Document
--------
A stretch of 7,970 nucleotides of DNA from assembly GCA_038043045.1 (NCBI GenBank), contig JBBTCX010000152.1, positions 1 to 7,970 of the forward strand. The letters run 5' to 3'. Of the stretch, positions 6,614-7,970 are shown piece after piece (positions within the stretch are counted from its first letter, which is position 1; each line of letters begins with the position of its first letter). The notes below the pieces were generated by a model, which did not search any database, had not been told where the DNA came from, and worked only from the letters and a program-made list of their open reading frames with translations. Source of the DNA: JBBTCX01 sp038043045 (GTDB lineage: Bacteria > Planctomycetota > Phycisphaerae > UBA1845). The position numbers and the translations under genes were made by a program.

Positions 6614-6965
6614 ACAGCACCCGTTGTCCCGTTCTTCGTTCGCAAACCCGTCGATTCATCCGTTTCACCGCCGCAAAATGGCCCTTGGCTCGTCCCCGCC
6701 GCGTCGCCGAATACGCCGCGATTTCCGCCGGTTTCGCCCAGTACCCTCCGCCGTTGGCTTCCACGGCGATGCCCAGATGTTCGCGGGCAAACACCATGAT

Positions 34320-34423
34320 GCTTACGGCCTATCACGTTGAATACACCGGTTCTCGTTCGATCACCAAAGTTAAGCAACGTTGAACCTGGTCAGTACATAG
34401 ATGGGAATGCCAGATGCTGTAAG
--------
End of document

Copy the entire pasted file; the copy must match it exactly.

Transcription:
A stretch of 7,970 nucleotides of DNA from assembly GCA_038043045.1 (NCBI GenBank), contig JBBTCX010000152.1, positions 1 to 7,970 of the forward strand. The letters run 5' to 3'. Of the stretch, positions 6,614-7,970 are shown piece after piece (positions within the stretch are counted from its first letter, which is position 1; each line of letters begins with the position of its first letter). The notes below the pieces were generated by a model, which did not search any database, had not been told where the DNA came from, and worked only from the letters and a program-made list of their open reading frames with translations. Source of the DNA: JBBTCX01 sp038043045 (GTDB lineage: Bacteria > Planctomycetota > Phycisphaerae > UBA1845). The position numbers and the translations under genes were made by a program.

Positions 6614-6965
6614 ACAGCACCCGTTGTCCCGTTCTTCGTTCGCAAACCCGTCGATTCATCCGTTTCACCGCCGCAAAATGGCCCTTGGCTCGTCCCCGCC
6701 GCGTCGCCGAATACGCCGCGATTTCCGCCGGTTTCGCCCAGTACCCTCCGCCGTTGGCTTCCACGGCGATGCCCAGATGTTCGCGGGCAAACACCATGAT

Positions 34320-34423
34320 GCTTACGGCCTATCACGTTGAATACACCGGTTCTCGTTCGATCACCAAAGTTAAGCAACGTTGAACCTGGTCAGTACATAG
34401 ATGGGAATGCCAGATGCTGTAAG